I had a good productive Responsive Enhancement workshop in Düsseldorf and Marc was an excellent host. But alas, I couldn’t stick around for the rest of the Beyond Tellerrand conference which was, by all accounts, excellent.

I made my way back to the UK post-haste and started playing rail parkour to get across the country to Herefordshire. There lies The Colloquy—the rural but very comfy location for Clearleft’s week of hacking in the countryside.

Casing out the joint

Hackfarm HQ In front of Hackfarm HQ

We called it Hackfarm. The idea was pretty straightforward. For one week we would sequester ourselves in a farmhouse (admittedly it was a farmhouse with a jacuzzi), decide on A Thing to build and then …build it.

Max and Mike graciously agreed to join us with their considerable dev talents. Jessica also joined us, rising to the considerable challenge of catering for a dozen people.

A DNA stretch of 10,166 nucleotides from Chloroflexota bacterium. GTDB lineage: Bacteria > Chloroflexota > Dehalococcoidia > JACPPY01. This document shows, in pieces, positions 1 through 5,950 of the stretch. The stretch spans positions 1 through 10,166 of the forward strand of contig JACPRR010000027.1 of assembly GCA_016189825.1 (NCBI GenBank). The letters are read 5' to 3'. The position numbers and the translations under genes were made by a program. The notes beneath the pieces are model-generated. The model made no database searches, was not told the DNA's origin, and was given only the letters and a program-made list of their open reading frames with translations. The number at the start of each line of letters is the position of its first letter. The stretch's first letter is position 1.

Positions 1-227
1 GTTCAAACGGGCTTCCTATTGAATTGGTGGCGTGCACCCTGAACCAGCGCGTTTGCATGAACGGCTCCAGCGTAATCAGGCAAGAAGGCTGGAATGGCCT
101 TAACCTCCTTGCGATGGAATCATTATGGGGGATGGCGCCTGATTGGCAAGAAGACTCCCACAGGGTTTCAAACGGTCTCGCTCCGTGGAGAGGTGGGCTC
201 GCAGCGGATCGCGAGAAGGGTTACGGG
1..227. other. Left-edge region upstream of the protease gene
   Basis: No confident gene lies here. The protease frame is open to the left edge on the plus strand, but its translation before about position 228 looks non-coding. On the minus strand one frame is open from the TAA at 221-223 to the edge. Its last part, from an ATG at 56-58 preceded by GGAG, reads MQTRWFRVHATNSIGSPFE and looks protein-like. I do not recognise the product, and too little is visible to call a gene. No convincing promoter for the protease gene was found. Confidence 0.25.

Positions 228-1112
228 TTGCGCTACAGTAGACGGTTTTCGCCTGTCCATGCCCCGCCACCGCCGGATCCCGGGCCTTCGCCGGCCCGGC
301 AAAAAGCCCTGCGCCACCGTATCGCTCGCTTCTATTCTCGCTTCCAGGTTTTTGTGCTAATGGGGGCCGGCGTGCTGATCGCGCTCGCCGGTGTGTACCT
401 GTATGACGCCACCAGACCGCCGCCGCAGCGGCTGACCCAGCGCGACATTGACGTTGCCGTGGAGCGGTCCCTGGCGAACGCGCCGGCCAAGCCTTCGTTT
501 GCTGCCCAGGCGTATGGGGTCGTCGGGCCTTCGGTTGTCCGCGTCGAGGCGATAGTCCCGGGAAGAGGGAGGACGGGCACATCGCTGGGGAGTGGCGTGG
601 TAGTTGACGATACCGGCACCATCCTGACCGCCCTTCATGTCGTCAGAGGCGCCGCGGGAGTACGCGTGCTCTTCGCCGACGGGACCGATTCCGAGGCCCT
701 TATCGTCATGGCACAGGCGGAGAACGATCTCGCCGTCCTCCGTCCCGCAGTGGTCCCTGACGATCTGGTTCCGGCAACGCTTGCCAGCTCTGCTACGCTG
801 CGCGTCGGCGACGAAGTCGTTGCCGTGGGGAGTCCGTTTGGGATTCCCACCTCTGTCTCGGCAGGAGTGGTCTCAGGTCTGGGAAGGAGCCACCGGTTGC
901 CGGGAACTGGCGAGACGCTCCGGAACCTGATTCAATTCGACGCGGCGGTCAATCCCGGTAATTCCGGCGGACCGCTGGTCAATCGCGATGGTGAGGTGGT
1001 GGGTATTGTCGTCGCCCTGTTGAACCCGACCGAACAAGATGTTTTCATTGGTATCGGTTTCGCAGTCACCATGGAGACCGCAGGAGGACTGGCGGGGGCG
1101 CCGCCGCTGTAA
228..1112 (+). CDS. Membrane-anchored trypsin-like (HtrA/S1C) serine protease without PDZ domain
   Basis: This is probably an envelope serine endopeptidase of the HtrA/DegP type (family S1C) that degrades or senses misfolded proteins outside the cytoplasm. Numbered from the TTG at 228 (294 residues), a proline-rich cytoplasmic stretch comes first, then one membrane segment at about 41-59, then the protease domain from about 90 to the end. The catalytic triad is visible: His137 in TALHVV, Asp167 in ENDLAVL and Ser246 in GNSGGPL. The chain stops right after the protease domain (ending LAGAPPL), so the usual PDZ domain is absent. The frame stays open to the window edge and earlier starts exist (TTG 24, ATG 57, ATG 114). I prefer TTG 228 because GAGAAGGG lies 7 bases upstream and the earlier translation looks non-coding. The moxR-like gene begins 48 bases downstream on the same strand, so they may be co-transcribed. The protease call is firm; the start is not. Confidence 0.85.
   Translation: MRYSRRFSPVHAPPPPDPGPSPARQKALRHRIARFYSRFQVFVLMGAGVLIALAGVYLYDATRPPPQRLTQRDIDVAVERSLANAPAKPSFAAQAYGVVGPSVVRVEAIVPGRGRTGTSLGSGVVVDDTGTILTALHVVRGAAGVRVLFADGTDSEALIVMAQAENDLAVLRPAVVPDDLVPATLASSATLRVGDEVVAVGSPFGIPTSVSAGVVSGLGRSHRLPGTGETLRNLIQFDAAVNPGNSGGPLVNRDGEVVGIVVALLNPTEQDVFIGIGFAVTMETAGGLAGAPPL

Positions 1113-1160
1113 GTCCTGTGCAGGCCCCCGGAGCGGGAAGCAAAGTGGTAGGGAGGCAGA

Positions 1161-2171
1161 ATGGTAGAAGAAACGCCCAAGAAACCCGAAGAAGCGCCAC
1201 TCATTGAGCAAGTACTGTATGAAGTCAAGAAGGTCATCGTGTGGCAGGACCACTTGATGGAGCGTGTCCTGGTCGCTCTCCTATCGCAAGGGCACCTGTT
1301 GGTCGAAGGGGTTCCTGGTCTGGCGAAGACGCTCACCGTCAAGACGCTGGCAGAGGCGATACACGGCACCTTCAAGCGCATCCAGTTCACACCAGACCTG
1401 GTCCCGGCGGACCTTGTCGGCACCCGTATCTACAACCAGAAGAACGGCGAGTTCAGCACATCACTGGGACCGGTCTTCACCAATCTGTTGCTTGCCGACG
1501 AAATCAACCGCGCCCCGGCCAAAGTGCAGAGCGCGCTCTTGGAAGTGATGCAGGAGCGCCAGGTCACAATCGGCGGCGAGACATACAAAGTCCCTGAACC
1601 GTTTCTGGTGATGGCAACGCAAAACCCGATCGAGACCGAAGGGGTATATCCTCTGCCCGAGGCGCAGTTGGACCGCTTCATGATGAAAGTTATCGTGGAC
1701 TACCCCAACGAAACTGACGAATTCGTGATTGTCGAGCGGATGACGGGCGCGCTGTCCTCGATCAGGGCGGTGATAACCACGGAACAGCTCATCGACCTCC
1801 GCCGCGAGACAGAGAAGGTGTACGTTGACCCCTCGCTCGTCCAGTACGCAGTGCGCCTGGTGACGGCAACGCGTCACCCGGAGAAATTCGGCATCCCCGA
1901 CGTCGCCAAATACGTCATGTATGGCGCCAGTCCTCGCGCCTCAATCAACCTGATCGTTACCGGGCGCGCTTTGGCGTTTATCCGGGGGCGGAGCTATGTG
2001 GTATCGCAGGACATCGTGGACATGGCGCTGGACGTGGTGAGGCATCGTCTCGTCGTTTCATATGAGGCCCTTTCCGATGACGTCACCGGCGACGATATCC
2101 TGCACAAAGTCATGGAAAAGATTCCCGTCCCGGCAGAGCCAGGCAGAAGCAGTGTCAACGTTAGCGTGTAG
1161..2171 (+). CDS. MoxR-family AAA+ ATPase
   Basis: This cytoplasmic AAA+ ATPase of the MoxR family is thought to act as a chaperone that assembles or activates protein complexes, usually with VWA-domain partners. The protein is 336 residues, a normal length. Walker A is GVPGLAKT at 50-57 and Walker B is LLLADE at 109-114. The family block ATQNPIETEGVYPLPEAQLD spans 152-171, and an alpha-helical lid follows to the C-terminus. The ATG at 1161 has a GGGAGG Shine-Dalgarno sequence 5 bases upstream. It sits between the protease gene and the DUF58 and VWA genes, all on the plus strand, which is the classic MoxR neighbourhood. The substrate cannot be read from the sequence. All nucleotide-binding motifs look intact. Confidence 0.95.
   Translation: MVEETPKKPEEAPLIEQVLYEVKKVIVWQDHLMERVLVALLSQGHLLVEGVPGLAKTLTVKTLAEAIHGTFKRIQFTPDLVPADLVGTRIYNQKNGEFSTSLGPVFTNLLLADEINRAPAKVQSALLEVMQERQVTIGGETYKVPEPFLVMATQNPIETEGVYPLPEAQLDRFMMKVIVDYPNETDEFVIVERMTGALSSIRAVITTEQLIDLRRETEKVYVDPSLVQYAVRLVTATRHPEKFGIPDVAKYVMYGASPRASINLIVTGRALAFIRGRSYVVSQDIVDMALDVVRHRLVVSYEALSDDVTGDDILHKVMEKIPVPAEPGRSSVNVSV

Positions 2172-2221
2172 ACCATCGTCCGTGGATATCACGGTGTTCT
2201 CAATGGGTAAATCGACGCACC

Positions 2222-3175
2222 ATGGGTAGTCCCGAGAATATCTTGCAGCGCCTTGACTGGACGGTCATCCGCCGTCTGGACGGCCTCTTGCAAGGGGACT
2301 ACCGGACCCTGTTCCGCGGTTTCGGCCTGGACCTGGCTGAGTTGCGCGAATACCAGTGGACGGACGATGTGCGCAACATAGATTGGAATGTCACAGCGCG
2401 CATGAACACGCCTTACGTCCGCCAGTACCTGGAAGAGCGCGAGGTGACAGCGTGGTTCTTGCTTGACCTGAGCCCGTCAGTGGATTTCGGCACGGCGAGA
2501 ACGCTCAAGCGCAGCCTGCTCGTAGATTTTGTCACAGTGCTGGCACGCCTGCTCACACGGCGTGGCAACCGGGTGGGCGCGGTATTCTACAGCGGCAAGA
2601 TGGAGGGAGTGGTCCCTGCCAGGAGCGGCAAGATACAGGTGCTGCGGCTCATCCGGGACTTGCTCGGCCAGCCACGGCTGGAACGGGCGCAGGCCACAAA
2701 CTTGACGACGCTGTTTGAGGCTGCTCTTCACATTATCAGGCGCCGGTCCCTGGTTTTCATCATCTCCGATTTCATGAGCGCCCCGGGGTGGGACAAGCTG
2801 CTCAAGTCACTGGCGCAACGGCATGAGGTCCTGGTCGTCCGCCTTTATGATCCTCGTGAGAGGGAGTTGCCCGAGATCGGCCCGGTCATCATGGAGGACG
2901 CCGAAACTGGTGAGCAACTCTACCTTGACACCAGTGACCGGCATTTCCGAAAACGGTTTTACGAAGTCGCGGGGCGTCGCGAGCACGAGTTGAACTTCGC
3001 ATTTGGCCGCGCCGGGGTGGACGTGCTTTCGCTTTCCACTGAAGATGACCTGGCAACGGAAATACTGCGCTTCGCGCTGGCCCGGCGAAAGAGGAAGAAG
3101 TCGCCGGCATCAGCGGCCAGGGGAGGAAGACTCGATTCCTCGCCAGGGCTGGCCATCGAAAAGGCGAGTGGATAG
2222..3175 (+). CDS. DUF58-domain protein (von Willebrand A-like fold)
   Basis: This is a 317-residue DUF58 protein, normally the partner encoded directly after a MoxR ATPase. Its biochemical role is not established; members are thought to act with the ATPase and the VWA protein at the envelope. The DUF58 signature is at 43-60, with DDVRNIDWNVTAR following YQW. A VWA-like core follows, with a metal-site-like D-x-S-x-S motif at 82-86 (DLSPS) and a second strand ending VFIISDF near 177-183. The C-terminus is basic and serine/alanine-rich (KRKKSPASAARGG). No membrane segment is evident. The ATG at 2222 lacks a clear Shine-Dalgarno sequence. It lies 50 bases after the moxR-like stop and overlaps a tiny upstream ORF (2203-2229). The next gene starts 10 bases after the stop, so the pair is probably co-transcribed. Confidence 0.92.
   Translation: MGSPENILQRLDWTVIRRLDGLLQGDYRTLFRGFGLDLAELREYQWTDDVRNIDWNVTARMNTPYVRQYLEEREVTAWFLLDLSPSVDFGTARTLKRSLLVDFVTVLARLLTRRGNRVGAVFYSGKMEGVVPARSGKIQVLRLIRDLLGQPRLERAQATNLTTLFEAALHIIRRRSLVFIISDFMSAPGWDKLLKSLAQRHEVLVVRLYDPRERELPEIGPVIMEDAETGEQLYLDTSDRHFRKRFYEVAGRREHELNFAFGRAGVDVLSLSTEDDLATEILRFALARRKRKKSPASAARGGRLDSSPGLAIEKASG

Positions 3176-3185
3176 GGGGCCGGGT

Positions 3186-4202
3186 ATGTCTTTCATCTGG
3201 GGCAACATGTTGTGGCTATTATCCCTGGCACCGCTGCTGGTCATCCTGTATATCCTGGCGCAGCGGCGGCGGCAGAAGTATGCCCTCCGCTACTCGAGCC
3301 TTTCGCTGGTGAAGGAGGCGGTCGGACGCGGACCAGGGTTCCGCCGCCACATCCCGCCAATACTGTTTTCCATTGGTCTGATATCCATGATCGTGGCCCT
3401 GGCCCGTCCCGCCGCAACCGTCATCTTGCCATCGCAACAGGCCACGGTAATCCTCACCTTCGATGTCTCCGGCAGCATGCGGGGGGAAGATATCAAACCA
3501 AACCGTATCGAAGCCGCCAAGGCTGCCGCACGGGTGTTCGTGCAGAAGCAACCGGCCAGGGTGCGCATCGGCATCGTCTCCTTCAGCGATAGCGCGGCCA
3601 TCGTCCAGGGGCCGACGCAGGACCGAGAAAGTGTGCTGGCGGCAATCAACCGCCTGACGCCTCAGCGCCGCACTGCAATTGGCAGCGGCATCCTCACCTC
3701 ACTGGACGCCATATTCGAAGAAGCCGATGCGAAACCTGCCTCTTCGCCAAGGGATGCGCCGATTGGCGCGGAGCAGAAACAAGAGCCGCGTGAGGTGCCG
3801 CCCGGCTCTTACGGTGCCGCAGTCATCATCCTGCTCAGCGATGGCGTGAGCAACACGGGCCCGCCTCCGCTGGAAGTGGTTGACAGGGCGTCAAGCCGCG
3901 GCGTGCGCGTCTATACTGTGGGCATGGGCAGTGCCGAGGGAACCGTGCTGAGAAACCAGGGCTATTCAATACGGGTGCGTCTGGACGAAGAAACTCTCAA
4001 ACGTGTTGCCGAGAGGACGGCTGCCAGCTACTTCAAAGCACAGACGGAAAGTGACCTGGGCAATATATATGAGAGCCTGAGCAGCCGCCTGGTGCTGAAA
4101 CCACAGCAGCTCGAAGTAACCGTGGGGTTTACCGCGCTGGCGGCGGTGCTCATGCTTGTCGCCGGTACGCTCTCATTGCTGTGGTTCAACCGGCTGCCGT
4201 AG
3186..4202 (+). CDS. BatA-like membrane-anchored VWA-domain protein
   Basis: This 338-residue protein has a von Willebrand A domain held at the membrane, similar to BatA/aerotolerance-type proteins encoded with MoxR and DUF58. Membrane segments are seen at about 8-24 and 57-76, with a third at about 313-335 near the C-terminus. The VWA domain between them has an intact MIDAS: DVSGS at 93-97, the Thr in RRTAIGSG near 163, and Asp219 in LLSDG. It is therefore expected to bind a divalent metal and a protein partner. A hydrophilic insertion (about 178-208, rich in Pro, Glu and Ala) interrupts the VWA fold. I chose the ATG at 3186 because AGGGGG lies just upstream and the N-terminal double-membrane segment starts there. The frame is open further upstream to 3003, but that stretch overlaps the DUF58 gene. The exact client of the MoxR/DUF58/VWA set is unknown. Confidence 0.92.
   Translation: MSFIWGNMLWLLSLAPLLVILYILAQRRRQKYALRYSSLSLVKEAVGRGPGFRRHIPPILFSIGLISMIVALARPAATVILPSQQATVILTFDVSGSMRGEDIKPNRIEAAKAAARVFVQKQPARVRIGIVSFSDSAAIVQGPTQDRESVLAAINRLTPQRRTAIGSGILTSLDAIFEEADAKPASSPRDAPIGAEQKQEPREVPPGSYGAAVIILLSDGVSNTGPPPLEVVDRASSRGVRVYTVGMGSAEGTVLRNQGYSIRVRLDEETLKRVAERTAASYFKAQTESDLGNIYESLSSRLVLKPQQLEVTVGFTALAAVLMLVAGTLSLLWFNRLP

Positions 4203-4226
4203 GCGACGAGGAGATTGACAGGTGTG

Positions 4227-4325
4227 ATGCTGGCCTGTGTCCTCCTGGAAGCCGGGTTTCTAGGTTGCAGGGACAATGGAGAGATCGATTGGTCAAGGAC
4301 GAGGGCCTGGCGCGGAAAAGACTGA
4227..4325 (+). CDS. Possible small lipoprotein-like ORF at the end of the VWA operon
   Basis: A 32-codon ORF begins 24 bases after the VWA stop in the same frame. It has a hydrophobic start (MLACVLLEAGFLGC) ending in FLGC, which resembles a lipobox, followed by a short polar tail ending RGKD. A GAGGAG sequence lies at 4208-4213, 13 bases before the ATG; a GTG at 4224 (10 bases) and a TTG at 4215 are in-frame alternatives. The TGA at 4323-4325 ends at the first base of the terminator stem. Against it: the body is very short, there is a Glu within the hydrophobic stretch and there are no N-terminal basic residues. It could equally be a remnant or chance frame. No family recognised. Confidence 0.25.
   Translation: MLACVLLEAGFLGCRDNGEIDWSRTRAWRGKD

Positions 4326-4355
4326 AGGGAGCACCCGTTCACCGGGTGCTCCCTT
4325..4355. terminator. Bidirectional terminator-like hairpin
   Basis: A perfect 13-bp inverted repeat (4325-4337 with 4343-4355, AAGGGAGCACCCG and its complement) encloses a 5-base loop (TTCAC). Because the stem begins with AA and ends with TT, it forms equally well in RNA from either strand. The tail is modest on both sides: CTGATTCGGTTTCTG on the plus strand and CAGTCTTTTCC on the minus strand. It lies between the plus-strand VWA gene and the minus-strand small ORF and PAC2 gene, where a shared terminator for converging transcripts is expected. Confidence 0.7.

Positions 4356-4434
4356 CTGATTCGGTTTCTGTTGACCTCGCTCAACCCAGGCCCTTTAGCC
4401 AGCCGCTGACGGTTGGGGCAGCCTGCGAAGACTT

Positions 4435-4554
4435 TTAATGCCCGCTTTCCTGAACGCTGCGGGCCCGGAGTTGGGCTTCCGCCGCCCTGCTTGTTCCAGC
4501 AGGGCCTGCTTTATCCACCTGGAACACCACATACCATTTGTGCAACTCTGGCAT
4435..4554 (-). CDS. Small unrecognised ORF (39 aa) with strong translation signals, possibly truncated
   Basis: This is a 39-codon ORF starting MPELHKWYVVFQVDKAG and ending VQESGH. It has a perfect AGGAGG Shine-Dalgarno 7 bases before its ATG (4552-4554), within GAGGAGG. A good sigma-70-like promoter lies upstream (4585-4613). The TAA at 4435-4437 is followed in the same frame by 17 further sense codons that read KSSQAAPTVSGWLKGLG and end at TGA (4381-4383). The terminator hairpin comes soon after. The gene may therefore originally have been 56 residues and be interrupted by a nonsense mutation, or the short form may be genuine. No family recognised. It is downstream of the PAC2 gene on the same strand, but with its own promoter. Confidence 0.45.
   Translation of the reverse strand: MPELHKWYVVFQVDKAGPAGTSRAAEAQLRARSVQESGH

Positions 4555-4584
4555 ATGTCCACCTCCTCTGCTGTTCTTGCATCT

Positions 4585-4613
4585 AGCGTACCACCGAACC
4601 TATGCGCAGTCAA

Planning the heist

We didn’t know what we were going to build, ‘though some people had some ideas. We spent the first evening listening to those ideas, discussing them and voting on them until we came to an agreement and decided what the project would be. The next morning, Hackfarm began in earnest.

Part of Hackfarm’s raison d’être was to try out some new things. In that spirit, Andy introduced to and we gave it a whirl.

Everyone got involved in the design process, splitting into ad-hoc groups to figure out personas, generate user stories and sketch interface ideas. It was equal parts hard work and really good fun.

The caper

As the ideas solidified, we shifted to our laptops, firing up graphics programmes and text editors, ready to get down to some building. Again, collaboration was the key. Developers and designers sat down together, pushing pixels and cranking out code.